"Black in Latin America would be an interesting companion to any guidebook for the Caribbean and Latin America,as it reveals not just a hidden history but also an evolving sense of identity." -Associated Press,

“An amazing travelogue that swiftly transports the reader from the sixteenth to the twentieth centuries through the racial histories of Brazil, Mexico, Peru, Cuba, the Dominican Republic, and Haiti. Henry Louis Gates, Jr., brilliantly describes the formation of these New World societies as they evolved from colonialism and slavery into complex national communities with rich and vibrant Creole cultures. This is an essential book that helps us understand the similarities and differences between post-slavery societies in the Americas today.” -Frank Moya Pons,author of History of the Caribbean: Plantations, Trade, and War in the Atlantic World

“A fascinating and engaging journey through past and present, this book offers us a rich portrait of the complexities of race as it is lived in contemporary Latin America. Gates is the perfect guide, sharing his insights, emotions and surprises with eloquence and candor.”-Laurent Dubois,Duke University, and author of Avengers of the New World: The Story of the Haitian Revolution

“Henry Louis Gates, Jr., leads us on a country-by-country tour exploring the recesses of blackness in well-known and lesser-known regions of Latin America, surprising us at every turn with his findings. Through the pages of the book, we embark upon a process of historical discovery, learning as Gates does from his informants and sources. Accessible, witty, insightful, and informative, both for its regional coverage and its comparative analysis, this book will be welcomed by scholars and laypersons alike.”-Ben Vinson III,Johns Hopkins University

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Product Details

  • ISBN-13: 9780814732991
  • Publisher: New York University Press
  • Publication date: 7/30/2011
  • Sold by: Barnes & Noble
  • Format: eBook
  • Pages: 270
  • Sales rank: 323,582
  • File size: 7 MB

Meet the Author


Henry Louis Gates, Jr., is the director of the W. E. B. Du Bois Institute for African and African American Research and holder of the distinguished title of Alphonse Fletcher University Professor at Harvard University. He is the author of twelve books, including several award-winning works of literary criticism as well as the memoir Colored People; The Future of the Race, co-authored with Cornel West; Thirteen Ways of Looking at a Black Man; and Tradition and the Black Atlantic. Gates has hosted ten PBS television specials, including Looking for Lincoln and the two part series, African American Lives, upon which his book In Search of Our Roots (2009) was based. He is winner of the 2009 Ralph Lowell Award for Outstanding Contributions to Public Television and the 2010 NAACP Image Award for Non-Fiction.

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Table of Contents

Acknowledgments ix

Introduction 1

1 Brazil: "May Exú Give Me the Power of Speech" 12

2 Mexico: "The Black Grandma in the Closet" 59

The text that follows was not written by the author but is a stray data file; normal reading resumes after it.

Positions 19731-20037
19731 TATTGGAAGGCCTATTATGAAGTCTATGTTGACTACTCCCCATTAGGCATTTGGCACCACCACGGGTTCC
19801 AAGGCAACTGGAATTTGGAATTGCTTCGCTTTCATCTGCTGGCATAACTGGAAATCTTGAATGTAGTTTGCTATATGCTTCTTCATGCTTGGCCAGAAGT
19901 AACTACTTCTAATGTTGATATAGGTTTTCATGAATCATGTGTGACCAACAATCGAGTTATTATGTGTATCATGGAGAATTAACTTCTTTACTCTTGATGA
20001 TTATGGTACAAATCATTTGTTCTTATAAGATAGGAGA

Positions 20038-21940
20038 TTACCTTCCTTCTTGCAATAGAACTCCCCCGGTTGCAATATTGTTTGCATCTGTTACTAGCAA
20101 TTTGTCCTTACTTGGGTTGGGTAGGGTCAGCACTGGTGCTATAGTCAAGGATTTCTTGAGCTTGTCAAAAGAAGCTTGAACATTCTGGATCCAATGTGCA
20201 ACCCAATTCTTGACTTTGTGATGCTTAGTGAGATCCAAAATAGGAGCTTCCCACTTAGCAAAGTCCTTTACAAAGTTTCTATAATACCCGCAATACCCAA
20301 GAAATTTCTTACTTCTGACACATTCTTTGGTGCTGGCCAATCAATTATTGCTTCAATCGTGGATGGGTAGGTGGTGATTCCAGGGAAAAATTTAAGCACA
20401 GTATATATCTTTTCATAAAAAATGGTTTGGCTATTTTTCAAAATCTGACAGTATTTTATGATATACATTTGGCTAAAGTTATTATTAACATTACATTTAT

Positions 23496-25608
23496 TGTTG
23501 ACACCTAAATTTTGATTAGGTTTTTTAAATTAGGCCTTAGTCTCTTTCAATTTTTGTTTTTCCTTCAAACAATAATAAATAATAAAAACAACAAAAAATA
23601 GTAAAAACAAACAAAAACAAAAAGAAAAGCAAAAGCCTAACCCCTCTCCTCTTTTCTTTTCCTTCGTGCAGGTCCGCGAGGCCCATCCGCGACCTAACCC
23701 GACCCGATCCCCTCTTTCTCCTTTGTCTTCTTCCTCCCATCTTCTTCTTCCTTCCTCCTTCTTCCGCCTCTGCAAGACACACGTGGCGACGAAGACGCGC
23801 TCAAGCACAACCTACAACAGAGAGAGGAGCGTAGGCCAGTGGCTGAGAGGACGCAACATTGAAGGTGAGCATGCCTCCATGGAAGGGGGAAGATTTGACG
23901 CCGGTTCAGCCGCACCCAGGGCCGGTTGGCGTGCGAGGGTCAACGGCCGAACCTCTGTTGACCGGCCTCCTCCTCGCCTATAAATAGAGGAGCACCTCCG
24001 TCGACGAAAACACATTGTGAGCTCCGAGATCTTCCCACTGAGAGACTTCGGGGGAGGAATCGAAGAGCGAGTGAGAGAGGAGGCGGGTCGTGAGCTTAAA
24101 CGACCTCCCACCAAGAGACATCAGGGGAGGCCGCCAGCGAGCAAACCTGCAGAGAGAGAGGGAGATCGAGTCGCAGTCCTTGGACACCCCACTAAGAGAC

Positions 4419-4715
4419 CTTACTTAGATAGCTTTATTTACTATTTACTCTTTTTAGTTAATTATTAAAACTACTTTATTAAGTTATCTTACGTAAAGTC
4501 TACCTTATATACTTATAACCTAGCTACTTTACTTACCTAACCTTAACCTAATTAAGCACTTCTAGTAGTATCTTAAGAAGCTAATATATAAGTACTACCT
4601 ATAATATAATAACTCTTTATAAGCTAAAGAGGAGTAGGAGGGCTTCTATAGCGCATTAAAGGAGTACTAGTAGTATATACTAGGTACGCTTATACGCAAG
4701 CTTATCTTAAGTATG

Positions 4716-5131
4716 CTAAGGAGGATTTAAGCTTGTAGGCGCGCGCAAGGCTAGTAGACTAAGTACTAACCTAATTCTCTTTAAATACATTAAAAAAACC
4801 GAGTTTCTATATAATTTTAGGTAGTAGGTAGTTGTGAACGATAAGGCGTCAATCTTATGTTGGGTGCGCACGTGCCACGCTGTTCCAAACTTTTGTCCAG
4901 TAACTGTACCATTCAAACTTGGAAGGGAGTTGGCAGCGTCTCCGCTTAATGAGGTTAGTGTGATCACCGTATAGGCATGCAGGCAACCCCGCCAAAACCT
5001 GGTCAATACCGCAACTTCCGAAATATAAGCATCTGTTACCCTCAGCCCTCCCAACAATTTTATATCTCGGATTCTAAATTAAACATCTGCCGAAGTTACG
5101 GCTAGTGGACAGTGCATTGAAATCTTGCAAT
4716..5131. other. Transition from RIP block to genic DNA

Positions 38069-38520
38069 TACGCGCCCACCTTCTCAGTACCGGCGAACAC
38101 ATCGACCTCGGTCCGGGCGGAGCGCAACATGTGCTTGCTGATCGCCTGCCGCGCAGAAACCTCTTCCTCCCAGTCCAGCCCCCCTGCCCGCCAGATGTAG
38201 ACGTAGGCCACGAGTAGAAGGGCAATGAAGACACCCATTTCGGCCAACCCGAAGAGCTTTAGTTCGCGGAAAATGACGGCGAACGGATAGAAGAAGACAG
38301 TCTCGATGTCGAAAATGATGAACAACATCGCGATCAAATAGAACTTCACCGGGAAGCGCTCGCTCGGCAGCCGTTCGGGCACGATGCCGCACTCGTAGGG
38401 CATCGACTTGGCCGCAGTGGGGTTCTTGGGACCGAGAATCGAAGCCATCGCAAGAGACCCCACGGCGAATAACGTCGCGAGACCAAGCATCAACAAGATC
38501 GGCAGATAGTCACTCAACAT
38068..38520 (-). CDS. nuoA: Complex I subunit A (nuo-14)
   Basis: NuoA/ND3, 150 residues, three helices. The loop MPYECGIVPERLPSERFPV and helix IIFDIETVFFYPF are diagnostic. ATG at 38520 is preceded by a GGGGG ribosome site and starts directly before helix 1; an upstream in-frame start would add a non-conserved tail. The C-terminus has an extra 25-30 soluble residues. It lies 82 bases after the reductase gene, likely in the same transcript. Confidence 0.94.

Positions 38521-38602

3 Peru: "The Blood of the Incas, the Blood of the Mandingas" 91

4 The Dominican Republic: "Black behind the Ears" 119

5 Haiti: "From My Ashes I Rise; God Is My Cause and My Sword" 146

6 Cuba: The Next Cuban Revolution 179

Appendix: Color Categories in Latin America 223

Bibliography 233

Index 249

About the Author 259

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Customer Reviews

Average Rating 5
( 4 )
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Sort by: Showing all of 4 Customer Reviews
  • Posted October 13, 2011

    My President is Black

    My president is black. But what does that mean? Is it skin color, a cultural identity, or a label.
    Henry Louis Gates, Jr. whose scholarly work has not crossed into science tracing blacks back to mother Africa using their DNA. The common assumption is that most black in the US descended from slaves. However from 1502 to 1866 out of the 11.2 million Africans who survived the ocean passage to the Americas, only 450,000 arrived in the United States. So the African American experience expands below the border into our neighbors to the south.
    In Black in Latin America by Henry Louis Gates, Jr., the author uses a case study approach and examines a broad spectrum on countries: Brazil, Mexico, Peru, The Dominican Republic, Haiti, and Cuba.
    What he finds is that there are levels of color and the treatment has varied to the country. In the end he list a appendix of the names used to describe the diversity of colors.
    This book is an interesting examination of race in the Americas through the lens of one of the preeminent scholars of our time. The book pulls from the PBS television series Blacks in Latin America.

    2 out of 2 people found this review helpful.

    Was this review helpful? Yes  No   Report this review
  • Anonymous

    Posted September 26, 2014

    Informative and Insightful

    As an American-born white man, there will always be a feeling of guilt concerning the way this country started and on whose backs it was built. Native Americans, Chinese, Irish, Jews, Africans, etc. Professor Gates doesn't completely clear my mind of this guilty feeling, concerning the treatment of Africans during the slave trade, but I am a little more educated, and I feel less of the, "white guilt," that is instilled in non-minority Americans from elementary school on.

    Was this review helpful? Yes  No   Report this review
  • Anonymous

    Posted August 2, 2012

    Skyler

    Whaaaa???? Me no lika me familia

    0 out of 2 people found this review helpful.

    Was this review helpful? Yes  No   Report this review
  • Anonymous

    Posted February 7, 2012

    No text was provided for this review.